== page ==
Rep. Michael Waltz, a Florida Republican and former Army Special Forces officer, pressed Mr. Austin and Chairman of the Joint Chiefs of Staff Gen. Mark A. Milley on the issue during this week’s Armed Services Committee hearing. Mr. Waltz said he received a letter from the superintendent of West Point who stated that West Point has a course that includes critical race theory and a seminar titled “Understanding Whiteness and White Rage.”
“I cannot think of anything more divisive and more destructive to unit morale,” Mr. Waltz said. “I want to be very clear, the military needs to be open to all Americans. Absolutely. That is the strength of the United States Military. But once we’re in, we bleed green and our skin color is camouflage. We’re worried about that American flag on our shoulder. That’s the only thing our enemies are worried about.”
Later in the hearing, Gen. Milley pushed back against the lawmakers for the compounding criticism.
“I personally find it offensive that we are accusing the United States military — general officers, commissioned and noncommissioned officers — of being ‘woke’ or something because we’re studying some theories that are out there,” he said.
The general also said that it is important for service members to be open-minded, and to form a greater understanding of phenomena, such as “white rage,” that have led to events such as the Jan. 6 attack on the U.S. Capitol.
“What is it that caused thousands of people to assault this building and try to overturn the Constitution of the United States? What caused that? I want to find out,” he said.
Earlier this month, an assistant professor of political science at the Air Force Academy published an op-ed in The Washington Post, further igniting outrage among some lawmakers and intensifying the debate about whether the controversial curriculum should be included in the military service academies.
In her article titled “I’m a professor at a U.S. Military Academy. Here’s why I teach critical race theory,” the professor, Lynne Chandler Garcia, said the curriculum was vital for cadets in shaping their understanding of racism, and how racism has shaped foreign and domestic policy. She also said that Gen. Milley’s “defense” of the curriculum during his testimony showed “that it is not unpatriotic to understand the fuller version of American history, nor does it promote division among military members.”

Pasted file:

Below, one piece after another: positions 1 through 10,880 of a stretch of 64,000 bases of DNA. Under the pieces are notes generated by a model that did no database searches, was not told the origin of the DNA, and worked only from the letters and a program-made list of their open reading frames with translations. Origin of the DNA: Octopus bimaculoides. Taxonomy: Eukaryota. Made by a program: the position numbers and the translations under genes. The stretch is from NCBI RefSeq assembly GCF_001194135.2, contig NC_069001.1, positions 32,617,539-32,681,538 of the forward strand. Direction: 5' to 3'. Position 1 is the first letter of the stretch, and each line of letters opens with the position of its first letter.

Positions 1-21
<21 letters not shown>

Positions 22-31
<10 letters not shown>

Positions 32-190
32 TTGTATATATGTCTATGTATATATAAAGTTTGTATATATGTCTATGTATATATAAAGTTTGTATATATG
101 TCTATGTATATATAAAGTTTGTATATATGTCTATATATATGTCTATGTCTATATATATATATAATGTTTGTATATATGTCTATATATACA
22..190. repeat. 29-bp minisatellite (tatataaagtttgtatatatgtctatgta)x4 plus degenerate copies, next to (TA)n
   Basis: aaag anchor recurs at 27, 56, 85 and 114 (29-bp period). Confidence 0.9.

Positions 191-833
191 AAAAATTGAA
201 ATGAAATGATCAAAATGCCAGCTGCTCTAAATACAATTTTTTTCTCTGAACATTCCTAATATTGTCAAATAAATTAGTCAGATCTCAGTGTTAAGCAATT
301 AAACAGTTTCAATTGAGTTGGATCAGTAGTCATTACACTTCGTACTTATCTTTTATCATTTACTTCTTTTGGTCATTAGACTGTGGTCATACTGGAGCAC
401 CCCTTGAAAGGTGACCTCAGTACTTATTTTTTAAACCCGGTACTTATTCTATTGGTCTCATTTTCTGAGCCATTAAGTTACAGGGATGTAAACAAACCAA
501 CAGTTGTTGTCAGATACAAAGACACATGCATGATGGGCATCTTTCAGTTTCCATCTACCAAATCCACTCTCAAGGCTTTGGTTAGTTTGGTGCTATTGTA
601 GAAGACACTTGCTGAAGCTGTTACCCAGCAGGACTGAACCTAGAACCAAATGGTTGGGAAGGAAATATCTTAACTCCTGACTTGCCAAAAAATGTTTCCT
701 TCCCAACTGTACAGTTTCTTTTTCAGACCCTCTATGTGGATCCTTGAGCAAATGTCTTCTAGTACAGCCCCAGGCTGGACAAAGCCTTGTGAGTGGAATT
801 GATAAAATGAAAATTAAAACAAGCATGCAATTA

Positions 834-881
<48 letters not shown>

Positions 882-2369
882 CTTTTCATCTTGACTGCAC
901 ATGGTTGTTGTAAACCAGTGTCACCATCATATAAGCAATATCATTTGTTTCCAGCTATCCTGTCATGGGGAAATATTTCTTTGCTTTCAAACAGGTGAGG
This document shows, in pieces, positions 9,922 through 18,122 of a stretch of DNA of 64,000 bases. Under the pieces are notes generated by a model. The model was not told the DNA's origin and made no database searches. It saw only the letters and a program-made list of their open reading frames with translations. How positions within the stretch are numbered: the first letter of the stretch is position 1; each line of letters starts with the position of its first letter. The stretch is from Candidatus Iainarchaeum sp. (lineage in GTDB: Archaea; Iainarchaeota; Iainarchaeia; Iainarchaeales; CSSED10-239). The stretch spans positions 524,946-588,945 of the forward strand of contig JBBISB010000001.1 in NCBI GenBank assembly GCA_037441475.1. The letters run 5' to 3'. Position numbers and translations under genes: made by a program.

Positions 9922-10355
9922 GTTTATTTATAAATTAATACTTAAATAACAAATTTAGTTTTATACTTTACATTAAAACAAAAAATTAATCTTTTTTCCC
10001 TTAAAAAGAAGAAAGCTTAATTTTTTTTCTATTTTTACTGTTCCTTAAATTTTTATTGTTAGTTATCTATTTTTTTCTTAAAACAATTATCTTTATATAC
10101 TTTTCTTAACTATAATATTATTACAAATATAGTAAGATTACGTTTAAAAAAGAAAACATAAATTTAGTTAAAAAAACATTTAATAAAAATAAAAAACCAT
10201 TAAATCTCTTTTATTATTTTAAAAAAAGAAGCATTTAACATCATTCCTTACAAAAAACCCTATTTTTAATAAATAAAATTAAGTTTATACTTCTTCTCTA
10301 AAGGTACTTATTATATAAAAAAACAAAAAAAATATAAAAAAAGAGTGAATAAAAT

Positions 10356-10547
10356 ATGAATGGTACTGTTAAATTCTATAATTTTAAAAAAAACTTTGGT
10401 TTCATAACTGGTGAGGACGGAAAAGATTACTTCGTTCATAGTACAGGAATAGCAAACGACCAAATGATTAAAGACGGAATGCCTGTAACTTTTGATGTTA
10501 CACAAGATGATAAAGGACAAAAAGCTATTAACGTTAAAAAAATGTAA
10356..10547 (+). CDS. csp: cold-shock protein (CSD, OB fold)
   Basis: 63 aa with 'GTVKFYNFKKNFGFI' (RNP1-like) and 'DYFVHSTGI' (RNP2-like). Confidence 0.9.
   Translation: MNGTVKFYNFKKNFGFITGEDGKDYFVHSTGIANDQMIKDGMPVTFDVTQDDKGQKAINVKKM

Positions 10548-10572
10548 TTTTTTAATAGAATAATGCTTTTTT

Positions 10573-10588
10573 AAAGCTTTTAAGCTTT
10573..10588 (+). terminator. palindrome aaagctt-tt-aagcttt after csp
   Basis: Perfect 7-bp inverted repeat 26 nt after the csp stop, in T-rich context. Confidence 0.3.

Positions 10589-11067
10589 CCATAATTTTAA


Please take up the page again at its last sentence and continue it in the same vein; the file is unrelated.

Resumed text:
Some lawmakers were not convinced. Rep. Doug Lamborn, Colorado Republican, whose district includes the Air Force Academy and who serves on the board of visitors along, said the op-ed raised serious concerns.
“This is in direct violation of the clearly expressed intent of the secretary of defense. As a member of the United States Air Force Academy’s Board of Visitors, I oppose teaching our cadets that the country they serve is fundamentally racist,” he said. “Critical race theory is an anti-American ideology rooted in Marxism and has no place in any of our service academies.”
Mr. Lamborn previously expressed concern over the secretary’s decision to cancel the board. In an open letter in June to Mr. Austin, he said the board was barred from completing its obligation to meet four times per year due to the suspension.
“This is unprecedented,” the letter reads. “As you know, each BOV has a statutory duty to inquire into the morale, discipline, social climate, curriculum and instruction, fiscal affairs, academic methods, and many other matters.”
The letter was co-signed by Mr. Waltz and Rep. Don Bacon, Nebraska Republican.
Ms. Stirrup claims that the academy has been without oversight amid other concerning developments on campus, including what she called “an unprecedentedly large number of cadet suicides.”
Other problems she cited were the academy’s resolution of a cheating scandal involving 200 alleged honor code violations and questions about whether cadets will be required to receive COVID-19 vaccinations.
A representative from the Pentagon declined to comment on the ongoing litigation.